One thing on the table now is whether to call for a repair to my central a/c. Last year it failed, and we hate the heat and the humidity. We did not opt to get it fixed because:

(i) we are trying to live a more environmentally responsible lifestyle.

(ii) we wanted to see just how we would cope w/o a/c.

(iii) we have no extra money.

(iv) my daughter voted no.

Overall the experiment went well. It was a  little dicey, and the salt clumped up, and the house (and ourselves) felt genuinely dirty, but we did make it thru one of the hottest summers. This year I have made the decision to at least gather more information and call for a repair diagnostic. It will cost me $100 I figure for the service call. The repair will probably be in the thousands because I’m fairly sure it’s the compressor.  However, the overriding factor in my decision to get a service call is Fukushima. There is nothing that can be done about that mess. And with the recent fire over reactor #4, there is the very distinct possibility of an event explosion that will move over the northern hemisphere. What if we have to stay indoors with the windows and doors shut for a period of time? We will need the a/c and a good furnace filter. No, we are not survivalists and do not have bug-out-bag or a plan. Our options are limited.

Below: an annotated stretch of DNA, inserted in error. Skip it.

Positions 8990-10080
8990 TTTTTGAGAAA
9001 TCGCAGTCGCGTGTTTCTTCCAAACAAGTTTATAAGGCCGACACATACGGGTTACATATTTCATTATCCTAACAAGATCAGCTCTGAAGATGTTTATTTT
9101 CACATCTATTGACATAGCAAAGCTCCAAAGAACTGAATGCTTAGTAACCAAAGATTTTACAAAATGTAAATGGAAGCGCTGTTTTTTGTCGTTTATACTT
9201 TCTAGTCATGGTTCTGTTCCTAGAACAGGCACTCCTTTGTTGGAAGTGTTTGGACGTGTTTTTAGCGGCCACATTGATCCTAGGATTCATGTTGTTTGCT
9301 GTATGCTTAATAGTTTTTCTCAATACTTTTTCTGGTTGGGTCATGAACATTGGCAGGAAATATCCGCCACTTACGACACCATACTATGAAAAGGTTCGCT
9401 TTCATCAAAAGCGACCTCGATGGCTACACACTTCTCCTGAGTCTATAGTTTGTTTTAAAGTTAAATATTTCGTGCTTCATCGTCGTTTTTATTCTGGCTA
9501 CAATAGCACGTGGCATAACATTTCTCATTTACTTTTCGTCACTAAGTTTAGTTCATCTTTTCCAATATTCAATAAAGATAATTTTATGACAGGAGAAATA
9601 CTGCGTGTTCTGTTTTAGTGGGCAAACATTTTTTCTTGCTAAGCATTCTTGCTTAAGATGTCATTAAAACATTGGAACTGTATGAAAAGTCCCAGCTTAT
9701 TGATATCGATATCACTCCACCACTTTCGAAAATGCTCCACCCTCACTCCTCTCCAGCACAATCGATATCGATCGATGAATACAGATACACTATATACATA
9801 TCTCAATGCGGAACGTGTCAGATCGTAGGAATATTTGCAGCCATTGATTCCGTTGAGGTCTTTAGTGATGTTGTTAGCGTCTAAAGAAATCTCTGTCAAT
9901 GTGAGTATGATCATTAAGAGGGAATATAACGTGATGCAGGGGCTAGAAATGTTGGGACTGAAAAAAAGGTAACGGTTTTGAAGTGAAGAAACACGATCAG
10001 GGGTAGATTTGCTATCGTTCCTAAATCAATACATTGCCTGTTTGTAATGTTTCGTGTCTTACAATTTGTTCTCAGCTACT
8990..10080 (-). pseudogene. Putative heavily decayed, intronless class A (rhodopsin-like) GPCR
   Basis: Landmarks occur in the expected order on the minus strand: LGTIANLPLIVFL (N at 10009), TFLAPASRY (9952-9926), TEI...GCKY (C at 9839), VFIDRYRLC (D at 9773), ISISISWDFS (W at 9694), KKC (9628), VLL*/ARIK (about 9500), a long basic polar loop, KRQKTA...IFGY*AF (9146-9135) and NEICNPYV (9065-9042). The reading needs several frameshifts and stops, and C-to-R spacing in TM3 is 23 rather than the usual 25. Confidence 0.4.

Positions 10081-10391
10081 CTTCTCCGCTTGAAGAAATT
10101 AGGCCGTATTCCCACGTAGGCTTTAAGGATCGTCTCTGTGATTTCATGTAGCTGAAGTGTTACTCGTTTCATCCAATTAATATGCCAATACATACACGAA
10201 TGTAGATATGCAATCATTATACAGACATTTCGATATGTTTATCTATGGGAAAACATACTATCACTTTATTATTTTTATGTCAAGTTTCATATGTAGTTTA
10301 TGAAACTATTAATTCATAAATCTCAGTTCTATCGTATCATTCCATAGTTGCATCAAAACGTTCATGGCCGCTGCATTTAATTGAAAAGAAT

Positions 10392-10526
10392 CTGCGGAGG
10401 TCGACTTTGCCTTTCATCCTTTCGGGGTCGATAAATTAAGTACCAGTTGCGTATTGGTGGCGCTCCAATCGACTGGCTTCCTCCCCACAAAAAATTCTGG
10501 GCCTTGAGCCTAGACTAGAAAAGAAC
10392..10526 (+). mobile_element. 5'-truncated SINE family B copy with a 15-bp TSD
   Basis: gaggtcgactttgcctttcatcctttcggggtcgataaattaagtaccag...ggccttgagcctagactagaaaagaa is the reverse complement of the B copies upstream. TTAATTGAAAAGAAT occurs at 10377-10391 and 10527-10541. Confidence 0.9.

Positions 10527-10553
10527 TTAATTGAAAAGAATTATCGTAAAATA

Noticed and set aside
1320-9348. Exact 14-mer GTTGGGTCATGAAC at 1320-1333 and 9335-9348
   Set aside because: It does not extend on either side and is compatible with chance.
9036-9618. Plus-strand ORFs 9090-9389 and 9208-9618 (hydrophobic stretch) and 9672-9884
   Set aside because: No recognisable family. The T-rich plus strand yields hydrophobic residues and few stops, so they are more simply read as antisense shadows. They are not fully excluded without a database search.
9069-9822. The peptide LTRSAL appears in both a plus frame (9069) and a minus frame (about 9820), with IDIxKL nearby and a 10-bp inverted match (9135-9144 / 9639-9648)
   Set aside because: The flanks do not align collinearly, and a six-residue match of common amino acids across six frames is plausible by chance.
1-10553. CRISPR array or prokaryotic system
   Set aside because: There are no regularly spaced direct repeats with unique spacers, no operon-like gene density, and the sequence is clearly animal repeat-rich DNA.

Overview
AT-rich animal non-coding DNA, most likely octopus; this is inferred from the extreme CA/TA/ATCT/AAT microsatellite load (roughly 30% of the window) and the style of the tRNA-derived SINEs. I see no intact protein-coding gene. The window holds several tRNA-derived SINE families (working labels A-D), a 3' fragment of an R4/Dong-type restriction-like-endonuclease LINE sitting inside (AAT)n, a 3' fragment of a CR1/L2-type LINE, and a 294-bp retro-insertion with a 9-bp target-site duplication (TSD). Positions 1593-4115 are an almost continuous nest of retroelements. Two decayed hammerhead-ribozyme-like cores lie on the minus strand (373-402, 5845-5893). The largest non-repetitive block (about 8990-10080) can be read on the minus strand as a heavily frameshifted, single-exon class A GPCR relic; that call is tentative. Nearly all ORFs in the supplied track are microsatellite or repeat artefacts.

Therefore, on my list is a decision to call the local heating & cooling service persons. In the best case scenario, it will be a minor repair, we won’t need to use the a/c anyway, radioactive clouds will not hover over us, our garden crops will be edible, and higher life on this planet won’t be extinguished this summer. However, I know better than to trust my instincts.